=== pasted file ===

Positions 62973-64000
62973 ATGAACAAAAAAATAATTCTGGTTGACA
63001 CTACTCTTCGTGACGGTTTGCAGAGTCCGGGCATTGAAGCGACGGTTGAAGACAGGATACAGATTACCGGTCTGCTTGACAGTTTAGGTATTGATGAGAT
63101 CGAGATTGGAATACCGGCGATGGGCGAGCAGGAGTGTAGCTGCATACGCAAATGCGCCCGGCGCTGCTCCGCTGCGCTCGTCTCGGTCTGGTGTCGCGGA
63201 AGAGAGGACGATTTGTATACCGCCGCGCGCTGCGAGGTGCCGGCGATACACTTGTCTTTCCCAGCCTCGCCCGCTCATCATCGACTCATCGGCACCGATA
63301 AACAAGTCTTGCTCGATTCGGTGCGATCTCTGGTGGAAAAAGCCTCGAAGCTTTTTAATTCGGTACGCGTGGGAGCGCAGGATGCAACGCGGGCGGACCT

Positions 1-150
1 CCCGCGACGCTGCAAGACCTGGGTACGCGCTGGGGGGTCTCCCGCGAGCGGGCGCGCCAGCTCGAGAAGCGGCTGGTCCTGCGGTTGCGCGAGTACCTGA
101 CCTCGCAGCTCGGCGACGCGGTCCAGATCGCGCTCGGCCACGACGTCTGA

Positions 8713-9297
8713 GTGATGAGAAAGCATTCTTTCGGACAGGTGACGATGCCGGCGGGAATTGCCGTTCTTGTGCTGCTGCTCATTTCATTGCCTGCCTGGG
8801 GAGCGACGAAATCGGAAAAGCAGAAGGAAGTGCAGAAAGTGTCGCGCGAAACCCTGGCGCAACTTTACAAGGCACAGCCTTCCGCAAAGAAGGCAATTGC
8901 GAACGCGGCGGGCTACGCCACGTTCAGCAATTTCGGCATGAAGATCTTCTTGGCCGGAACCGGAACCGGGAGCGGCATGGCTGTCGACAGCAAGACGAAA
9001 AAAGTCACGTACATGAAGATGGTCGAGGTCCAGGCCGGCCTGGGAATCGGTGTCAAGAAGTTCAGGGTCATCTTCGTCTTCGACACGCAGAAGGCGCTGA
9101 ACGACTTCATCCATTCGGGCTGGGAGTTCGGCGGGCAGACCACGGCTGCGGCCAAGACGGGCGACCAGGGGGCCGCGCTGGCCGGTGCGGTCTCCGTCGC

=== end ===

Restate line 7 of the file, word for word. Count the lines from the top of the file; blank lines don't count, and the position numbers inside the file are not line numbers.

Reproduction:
Positions 1-150